That ties directly back to the article; they pay out based on their architecture and SLAs, which are not your architecture and SLAs, unless you perfectly match your architecture to their architecture, which will have gaps, and then you're bought in so hard that you could never leave if you needed to.
Do you trust AWS' status page? Or are you coming to Hacker News to ask why your network latency between instances has skyrocketed unexpectedly?
As an aside, once in a while I imagine what kind of field day Upton Sinclair would have with this trip around of the pendulum swing toward dystopia.
Ineptitude, and it being a hard problem, are sufficient to explain the status quo.
>Loss of external connectivity or persistent disk access for all running Instances, when Instances are placed across two or more Zones in the same Region.
One of the collaborations I work in, LIGO, recently gave up on private servers and transitioned to AWS for our Gravitational Candidate Database  because the cloud is so much better. I made this change to my own low-latency search framework  years ago. If you're not "lucky" enough to (be forced to) use a university/collaboration cluster, you'd have to maintain your own server, which is orders of magnitude less reliable and more expensive/difficult. I understand that not all workflows are the same, but for all of my nontrivial applications, cloud providers save so much time and money that I can do something as bold as making a provider-agnostic architecture with more robust failover. I recognize that more complicated workflows might require e.g. 10 separate AWS services with AWS-specific features causing lock-in, but at that level of complexity, I'm guessing the problem must be virtually impossible with a non-cloud solution anyway. If you really can't figure out another way to deal with resiliency, you might just need to accept that your problem space is really hard and that you're lucky to even be able to run it at all. Again, I think the original article is right about the fact that you have to account for this yourself; the cloud is not magic, and your code still has to understand that it is (like all abstractions) going to leak.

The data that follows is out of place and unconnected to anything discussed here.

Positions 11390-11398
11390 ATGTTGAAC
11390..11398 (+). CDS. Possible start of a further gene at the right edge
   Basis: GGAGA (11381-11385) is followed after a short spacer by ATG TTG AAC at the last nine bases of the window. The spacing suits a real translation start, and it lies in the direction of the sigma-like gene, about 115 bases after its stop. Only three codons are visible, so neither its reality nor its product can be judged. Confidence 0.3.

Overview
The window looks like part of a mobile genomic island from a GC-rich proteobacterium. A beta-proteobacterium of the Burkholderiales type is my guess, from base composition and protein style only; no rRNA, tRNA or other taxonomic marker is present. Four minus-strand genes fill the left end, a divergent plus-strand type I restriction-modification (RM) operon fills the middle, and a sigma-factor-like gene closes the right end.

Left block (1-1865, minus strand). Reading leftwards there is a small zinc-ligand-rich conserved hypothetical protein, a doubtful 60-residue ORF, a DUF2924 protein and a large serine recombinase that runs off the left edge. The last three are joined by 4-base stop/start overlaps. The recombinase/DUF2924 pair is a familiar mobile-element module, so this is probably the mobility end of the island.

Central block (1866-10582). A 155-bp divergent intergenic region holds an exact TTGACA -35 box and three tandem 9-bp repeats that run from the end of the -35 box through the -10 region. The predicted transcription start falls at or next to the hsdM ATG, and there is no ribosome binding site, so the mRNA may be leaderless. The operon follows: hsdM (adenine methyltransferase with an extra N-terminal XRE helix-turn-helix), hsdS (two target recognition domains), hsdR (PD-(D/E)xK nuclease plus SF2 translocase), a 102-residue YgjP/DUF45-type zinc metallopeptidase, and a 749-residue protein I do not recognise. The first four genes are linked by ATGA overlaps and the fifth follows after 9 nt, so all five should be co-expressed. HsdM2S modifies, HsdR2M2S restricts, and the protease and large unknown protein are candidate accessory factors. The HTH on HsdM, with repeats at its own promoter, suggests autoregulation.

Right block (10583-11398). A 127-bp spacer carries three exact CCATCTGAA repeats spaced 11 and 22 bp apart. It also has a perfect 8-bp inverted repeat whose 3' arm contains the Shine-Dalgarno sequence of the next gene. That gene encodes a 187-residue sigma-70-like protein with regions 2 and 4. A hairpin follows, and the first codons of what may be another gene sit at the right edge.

Again, the point about responsiveness in the original article is very well-taken; I'm just surprised more people aren't observing that overall the reliability, cost, and flexibility provided by cloud solutions is utterly transformative in terms of reliability.
If the author had a specific problem with specific SLA’s, tell us with real details.